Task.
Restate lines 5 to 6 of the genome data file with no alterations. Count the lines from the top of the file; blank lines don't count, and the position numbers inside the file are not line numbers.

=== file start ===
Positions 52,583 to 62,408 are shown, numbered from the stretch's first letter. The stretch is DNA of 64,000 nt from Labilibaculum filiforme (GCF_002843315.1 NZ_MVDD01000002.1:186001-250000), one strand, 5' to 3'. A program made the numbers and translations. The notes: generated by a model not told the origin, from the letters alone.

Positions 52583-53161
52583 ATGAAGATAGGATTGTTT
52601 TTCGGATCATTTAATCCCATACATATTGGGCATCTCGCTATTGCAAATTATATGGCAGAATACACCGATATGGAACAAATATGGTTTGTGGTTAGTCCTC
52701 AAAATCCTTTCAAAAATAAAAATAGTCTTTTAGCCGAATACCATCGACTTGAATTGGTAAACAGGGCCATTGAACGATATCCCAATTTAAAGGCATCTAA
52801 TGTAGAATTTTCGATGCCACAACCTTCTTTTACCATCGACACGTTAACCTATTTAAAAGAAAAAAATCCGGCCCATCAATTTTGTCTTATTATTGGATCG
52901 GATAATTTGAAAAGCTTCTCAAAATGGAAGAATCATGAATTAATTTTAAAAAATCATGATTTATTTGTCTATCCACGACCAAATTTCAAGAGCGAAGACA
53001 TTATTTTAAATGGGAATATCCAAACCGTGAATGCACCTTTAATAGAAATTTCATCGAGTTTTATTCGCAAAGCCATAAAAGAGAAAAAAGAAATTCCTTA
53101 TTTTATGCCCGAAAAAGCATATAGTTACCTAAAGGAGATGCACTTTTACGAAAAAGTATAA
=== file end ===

52701 AAAATCCTTTCAAAAATAAAAATAGTCTTTTAGCCGAATACCATCGACTTGAATTGGTAAACAGGGCCATTGAACGATATCCCAATTTAAAGGCATCTAA
52801 TGTAGAATTTTCGATGCCACAACCTTCTTTTACCATCGACACGTTAACCTATTTAAAAGAAAAAAATCCGGCCCATCAATTTTGTCTTATTATTGGATCG